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- People or puppets?
- Is the good life good enough?
- Producing Organization
- Union Theological Seminary (New York, N.Y.)
- Contributing Organization
- University of Maryland (College Park, Maryland)
- AAPB ID
- Episode Description
- Is the good life good enough? Religion that gets results.
- Series Description
- Discussions of values and ethics, modern versus traditional. Faculty from Union Theological Seminary, authors Kenneth Burke and Geoffrey Wagner, critics Edmund Fuller and Martin Dworkin, Dr. Solon Kimball and broadcaster Edward Stanley are featured.
- Broadcast Date
- Media type
Composer: Brooks, Alfred
Guest: Burke, Kenneth, 1897-1993
Guest: Brown, Robert McAfee, 1920-2001
Guest: Fuller, Edmund, 1914-2001
Guest: Bennett, John
Host: Van Dusen, Henry P. (Henry Pitney), 1897-1975
Moderator: Geesy, Ray
Producing Organization: Union Theological Seminary (New York, N.Y.)
Writer: Gelb, Philip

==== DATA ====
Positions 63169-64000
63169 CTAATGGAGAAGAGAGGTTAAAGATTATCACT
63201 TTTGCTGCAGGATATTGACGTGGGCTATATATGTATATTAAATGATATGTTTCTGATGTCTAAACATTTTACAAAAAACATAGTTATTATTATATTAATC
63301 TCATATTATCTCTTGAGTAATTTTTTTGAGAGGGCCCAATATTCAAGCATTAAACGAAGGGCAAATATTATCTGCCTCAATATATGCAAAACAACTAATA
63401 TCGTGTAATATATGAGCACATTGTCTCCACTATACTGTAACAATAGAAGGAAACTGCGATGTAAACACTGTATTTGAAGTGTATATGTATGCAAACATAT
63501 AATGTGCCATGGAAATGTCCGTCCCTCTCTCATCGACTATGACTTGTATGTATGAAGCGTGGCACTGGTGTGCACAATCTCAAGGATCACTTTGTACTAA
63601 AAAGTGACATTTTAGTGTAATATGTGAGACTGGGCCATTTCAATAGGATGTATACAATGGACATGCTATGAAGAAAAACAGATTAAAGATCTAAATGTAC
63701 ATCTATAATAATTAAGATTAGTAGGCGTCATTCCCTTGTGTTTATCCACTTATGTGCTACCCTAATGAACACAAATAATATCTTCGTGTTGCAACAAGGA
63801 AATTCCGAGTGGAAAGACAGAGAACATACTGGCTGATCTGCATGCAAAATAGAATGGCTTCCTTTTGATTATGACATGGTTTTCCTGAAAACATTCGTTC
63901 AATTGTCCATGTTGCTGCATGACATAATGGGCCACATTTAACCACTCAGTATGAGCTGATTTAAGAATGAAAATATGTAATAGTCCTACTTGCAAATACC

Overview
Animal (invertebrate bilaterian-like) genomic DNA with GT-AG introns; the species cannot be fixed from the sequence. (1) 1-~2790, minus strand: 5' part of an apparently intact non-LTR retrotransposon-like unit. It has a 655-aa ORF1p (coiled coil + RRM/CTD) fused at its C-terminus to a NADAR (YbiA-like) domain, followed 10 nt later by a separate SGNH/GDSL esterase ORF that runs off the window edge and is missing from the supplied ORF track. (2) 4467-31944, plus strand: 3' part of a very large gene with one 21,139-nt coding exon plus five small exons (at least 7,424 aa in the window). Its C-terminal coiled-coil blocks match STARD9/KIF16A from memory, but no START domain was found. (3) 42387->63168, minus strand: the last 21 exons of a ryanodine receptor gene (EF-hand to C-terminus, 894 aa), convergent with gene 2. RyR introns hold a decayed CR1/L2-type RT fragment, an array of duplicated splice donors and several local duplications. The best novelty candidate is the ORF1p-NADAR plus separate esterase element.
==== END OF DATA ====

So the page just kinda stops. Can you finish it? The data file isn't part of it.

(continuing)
- AAPB Contributor Holdings
University of Maryland
Identifier: 59-7-8 (National Association of Educational Broadcasters)
Format: 1/4 inch audio tape
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- Chicago: “People or puppets?; Is the good life good enough?,” 1959-01-01, University of Maryland, American Archive of Public Broadcasting (GBH and the Library of Congress), Boston, MA and Washington, DC, accessed November 30, 2023, http://americanarchive.org/catalog/cpb-aacip-500-qf8jjq27.
- MLA: “People or puppets?; Is the good life good enough?.” 1959-01-01. University of Maryland, American Archive of Public Broadcasting (GBH and the Library of Congress), Boston, MA and Washington, DC. Web. November 30, 2023. <http://americanarchive.org/catalog/cpb-aacip-500-qf8jjq27>.
- APA: People or puppets?; Is the good life good enough?. Boston, MA: University of Maryland, American Archive of Public Broadcasting (GBH and the Library of Congress), Boston, MA and Washington, DC. Retrieved from http://americanarchive.org/catalog/cpb-aacip-500-qf8jjq27